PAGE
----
Maybe Jason Aaron can do a Puma MAX series, after he’s done with Scalped.

Otherwise, it’s a fine enough eighties Spider-Man costume. Frenz isn’t great, but he’s enthusiastic and he works–most pages have nine panels–and his Peter Parker looks like a grown up Ditko Peter Parker. There’s a nostalgic appeal to it.

The writing’s pretty lazy. DeFalco repeats the same expository revelation two pages after the first mention. Then there’s the when he comments on the Black Cat and her “colorful” namesake. Pretty sure a black cat is monotone.

There’s nothing particularly good about it, but nothing bad either.

CREDITS

Introducing… Puma!; writer, Tom DeFalco; penciller, Ron Frenz; inker, Joe Rubinstein; colorist, Christie Scheele; letterer, Joe Rosen; editors, Bob DeNataleh and Danny Fingeroth; publisher, Marvel Comics.

The Amazing Spider-Man 255 (August 1984)

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It’s a perfectly decent done-in-one.

The issue opens with the Black Fox (I thought he was the Black Cat’s father, but maybe not) and he introduces the issue’s main story, the Red Ghost wanting to rob a bunch of stores so he can afford to build his death ray (or whatever it’s called). There’s some painful dialogue until that conversation, but then it gets amusing–the supervillain in hiding, needing to resort to breaking and entering to fund his devious device.

It’s funny.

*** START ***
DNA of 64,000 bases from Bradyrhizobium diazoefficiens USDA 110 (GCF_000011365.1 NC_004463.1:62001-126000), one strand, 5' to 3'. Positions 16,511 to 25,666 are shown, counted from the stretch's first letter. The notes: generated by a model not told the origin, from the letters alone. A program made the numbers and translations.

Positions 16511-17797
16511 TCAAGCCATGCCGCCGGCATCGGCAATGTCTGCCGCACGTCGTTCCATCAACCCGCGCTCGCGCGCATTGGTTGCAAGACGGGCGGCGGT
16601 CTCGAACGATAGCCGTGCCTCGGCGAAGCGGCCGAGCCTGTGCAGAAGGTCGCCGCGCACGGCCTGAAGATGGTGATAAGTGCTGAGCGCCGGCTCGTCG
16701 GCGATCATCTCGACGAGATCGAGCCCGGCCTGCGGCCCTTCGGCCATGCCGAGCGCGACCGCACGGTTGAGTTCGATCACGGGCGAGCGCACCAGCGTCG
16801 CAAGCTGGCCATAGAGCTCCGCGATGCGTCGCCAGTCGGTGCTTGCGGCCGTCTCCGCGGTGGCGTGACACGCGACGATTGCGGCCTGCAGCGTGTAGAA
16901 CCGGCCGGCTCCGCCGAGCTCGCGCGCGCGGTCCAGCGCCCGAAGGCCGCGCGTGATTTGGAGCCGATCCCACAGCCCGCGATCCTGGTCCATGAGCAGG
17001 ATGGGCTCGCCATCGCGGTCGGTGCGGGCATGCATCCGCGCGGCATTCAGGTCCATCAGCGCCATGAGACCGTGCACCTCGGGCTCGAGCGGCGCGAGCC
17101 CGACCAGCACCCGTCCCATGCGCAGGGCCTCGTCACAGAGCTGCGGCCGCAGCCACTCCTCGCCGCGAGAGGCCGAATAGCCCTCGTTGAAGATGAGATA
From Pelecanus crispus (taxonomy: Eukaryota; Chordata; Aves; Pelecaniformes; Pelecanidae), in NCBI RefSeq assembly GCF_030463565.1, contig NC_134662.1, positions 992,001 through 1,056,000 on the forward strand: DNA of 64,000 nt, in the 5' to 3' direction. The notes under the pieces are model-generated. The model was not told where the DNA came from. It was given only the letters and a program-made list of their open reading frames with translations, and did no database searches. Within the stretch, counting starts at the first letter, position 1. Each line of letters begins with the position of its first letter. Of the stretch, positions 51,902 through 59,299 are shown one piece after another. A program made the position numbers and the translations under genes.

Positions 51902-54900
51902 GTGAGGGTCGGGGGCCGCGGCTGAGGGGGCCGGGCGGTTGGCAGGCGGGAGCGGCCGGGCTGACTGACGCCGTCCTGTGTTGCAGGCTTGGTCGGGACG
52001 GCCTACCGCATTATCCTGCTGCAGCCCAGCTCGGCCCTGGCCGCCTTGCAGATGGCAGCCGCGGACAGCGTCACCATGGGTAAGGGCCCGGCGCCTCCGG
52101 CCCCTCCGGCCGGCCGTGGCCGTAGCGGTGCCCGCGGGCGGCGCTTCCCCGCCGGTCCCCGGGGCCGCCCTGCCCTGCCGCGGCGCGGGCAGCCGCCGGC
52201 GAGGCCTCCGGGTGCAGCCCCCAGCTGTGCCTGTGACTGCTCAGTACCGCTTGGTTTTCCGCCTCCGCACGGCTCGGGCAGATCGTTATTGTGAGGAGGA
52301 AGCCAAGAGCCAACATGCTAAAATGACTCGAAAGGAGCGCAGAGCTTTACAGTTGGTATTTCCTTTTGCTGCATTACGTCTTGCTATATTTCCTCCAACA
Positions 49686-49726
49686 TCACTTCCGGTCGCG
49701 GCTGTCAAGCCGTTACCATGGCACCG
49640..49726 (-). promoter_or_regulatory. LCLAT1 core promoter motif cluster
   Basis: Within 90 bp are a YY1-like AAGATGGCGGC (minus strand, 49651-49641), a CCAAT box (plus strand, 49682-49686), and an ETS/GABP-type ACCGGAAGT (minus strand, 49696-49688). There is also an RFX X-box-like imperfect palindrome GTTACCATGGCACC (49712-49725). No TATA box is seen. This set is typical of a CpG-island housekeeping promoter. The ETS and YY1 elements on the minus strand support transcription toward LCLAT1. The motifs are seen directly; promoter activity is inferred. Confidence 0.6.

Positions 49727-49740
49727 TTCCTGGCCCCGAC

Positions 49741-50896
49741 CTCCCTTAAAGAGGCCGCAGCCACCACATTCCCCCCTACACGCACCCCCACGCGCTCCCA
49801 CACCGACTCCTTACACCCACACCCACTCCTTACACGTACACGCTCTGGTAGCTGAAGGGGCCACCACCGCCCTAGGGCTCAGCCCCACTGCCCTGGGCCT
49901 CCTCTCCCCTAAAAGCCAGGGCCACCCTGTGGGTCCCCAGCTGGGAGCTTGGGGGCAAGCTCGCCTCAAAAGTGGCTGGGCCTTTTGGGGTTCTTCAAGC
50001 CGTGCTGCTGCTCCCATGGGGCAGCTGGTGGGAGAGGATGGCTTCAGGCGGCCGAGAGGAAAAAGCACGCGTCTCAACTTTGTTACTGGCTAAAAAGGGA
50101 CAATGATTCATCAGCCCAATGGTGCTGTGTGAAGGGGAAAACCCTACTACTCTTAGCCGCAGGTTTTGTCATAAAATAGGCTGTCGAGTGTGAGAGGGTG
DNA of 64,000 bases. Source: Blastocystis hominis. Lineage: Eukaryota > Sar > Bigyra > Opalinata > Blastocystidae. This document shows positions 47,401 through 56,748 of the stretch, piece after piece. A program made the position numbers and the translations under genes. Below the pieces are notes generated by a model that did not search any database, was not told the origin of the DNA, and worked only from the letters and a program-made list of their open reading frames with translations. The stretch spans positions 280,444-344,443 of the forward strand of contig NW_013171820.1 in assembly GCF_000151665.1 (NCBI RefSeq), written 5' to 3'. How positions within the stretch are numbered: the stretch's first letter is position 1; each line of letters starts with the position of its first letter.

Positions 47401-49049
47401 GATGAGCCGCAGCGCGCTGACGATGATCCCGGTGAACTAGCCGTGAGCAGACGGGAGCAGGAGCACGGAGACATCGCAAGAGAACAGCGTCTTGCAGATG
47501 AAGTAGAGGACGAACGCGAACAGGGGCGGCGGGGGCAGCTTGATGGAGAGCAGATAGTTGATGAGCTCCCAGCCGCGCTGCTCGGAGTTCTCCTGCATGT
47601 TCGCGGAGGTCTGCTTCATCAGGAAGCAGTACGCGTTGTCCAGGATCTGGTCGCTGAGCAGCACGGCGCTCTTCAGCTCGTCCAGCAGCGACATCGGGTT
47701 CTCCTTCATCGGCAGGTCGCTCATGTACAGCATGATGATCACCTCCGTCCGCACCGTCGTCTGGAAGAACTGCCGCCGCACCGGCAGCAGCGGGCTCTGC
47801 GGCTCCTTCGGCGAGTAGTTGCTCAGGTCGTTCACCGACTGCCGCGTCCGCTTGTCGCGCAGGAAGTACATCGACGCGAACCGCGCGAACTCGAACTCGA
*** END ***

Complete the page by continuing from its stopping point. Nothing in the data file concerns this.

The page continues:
The Spider-Man stuff is awkward. Most of the Peter Parker scenes are spent going over all the events of previous crossover titles. Then the black costume takes him out for a day and keeps him unconscious (which he doesn’t know yet, of course).

It’s a breezy read and Ron Frenz does a good job of the action. He gives Spidey some needed physical levity.

CREDITS

Even A Ghost Can Fear The Night; writer, Tom DeFalco; penciller, Ron Frenz; inker, Joe Rubinstein; colorist, Glynis Wein; letterer, Joe Rosen; editors, Bob DeNatale and Danny Fingeroth; publisher, Marvel Comics.

The Amazing Spider-Man 254 (July 1984)

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Here’s my issue… yes, Spider-Man has lots of human problems–his aunt’s pissed at him, he’s got girlfriend trouble, he’s got job trouble. He’s apparently the only superhero in New York when there’s a superpowered terrorist blowing up toy stores. The list goes on and on.

But let’s look at these problems.

Aunt May’s pissed he dropped out of college. How contrived. She’s not even a character. It’s unbelievable her beau would even have lunch with her.

His girlfriend trouble–the Black Cat. She’s a moron and a flake and written by everyone in that manner. She even tells Peter she doesn’t like him, only the costume.

The job trouble–he’s taking boring pictures. Considering he got his start faking exciting pictures, Peter’s just being lazy.

He’s not very sympathetic here.

But the Leonardi art is good on all the superhero adventuring. Not so much on the faces though.